# Introduction to socialmixr In socialmixr: Social Mixing Matrices for Infectious Disease Modelling

library('knitr')
mr <- Reduce("+", lapply(m$matrices, function(x) {x$matrix})) / length(m$matrices) mr  # Demography Obtaining symmetric contact matrices or splitting out their components (see below) requires information about the underlying demographic composition of the survey population. This can be passed to contact_matrix as the survey.pop argument, a data.frame with two columns, lower.age.limit (denoting the lower end of the age groups) and population (denoting the number of people in each age group). If no survey.pop is not given, contact_matrix will try to obtain the age structure of the population (as per the countries argument) from the World Population Prospects of the United Nations, using estimates from the year that closest matches the year in which the contact survey was conducted. If demographic information is used, this is returned by contact_matrix as the demography field in the results list. # Symmetric contact matrices Conceivably, contact matrices should be symmetric: the total number of contacts made by members of one age group with those of another should be the same as vice versa. Mathematically, if$c_{ij}$is the mean number of contacts made by members of age group$i$with members of age group$j$, and the total number of people in age group$i$is$N_i$, then $$c_{ij} N_i = c_{ji}N_j$$ Because of variation in the sample from which the contact matrix is obtained, this relationship is usually not fulfilled exactly. In order to obtain a symmetric contact matrix that fulfills it, one can use $$c'_{ij} = \frac{1}{2N_i} (c_ij N_i + c_ji N_j)$$ To get this version of the contact matrix, use symmetric = TRUE when calling the contact_matrix function. contact_matrix(polymod, countries = "United Kingdom", age.limits = c(0, 1, 5, 15), symmetric = TRUE)  # Splitting contact matrices The contact_matrix contains a simple model for the elements of the contact matrix, by which it is split into a global component, as well as three components representing contacts, assortativity and demography. In other words, the elements$c_{ij}$of the contact matrix are modelled as $$c_{ij} = q d_i a_{ij} n_j$$ where$q d_i$is the number of contacts that a member of group$i$makes across age groups,$n_j$is the proportion of the surveyed population in age group$j$. The constant$q$is set to the value of the largest eigenvalue of$c_{ij}$; if used in an infectious disease model, it can be replaced by the basic reproduction number$R_0$. To model the contact matrix in this way with the contact_matrix function, set split = TRUE. The components of the matrix are returned as elements normalisation ($q$), contacts ($d_i$), matrix ($a_{ij}$) and demography ($n_j\$) of the resulting list.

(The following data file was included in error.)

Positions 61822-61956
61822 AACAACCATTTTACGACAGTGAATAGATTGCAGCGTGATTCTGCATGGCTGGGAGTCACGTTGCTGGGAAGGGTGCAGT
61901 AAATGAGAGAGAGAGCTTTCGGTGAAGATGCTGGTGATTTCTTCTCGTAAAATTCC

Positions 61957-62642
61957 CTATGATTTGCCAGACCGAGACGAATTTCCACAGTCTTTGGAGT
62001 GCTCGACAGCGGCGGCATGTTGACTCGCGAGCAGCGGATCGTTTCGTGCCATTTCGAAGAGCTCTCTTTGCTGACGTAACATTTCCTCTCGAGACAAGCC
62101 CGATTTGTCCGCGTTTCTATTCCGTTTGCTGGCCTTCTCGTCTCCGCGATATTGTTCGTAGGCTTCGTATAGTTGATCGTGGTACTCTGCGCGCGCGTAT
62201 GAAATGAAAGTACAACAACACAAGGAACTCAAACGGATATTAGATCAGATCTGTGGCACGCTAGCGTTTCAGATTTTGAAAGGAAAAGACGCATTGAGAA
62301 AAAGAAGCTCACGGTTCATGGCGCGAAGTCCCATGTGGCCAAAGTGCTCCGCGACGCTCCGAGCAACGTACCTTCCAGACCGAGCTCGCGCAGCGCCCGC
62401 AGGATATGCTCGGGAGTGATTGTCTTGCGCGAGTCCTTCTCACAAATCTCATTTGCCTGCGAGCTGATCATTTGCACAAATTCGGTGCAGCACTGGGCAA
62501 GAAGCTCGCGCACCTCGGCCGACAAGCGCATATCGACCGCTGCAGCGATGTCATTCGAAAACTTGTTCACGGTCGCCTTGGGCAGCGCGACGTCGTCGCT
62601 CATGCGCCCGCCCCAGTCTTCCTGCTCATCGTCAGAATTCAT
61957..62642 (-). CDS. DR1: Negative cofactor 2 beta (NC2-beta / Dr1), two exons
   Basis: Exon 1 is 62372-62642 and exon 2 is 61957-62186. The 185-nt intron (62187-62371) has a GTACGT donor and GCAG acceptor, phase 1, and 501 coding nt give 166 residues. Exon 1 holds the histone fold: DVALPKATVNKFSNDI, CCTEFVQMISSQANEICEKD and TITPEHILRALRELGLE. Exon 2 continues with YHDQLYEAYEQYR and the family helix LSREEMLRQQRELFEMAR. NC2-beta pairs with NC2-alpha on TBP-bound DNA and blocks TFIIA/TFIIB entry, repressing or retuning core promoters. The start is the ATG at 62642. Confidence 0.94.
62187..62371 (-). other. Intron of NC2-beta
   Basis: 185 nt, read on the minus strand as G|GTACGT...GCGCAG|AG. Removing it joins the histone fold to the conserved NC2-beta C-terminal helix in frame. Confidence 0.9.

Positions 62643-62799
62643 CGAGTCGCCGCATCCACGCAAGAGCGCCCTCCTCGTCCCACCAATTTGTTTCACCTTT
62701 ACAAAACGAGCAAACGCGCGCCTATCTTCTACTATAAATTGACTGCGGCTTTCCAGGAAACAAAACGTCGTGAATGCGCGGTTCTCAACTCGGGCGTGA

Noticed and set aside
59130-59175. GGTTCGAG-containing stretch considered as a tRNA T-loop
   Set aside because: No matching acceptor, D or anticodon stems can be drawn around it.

contact_matrix(polymod, countries = "United Kingdom", age.limits = c(0, 1, 5, 15), split = TRUE)


# Plotting

The contact matrices can be plotted, for example, using the geom_tile function of the ggplot2 package.

library('reshape2')
library('ggplot2')
df <- melt(mr, varnames = c("age1", "age2"), value.name = "contacts")
ggplot(df, aes(x = age2, y = age1, fill = contacts)) + theme(legend.position="bottom") + geom_tile()


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socialmixr documentation built on Jan. 11, 2020, 9:31 a.m.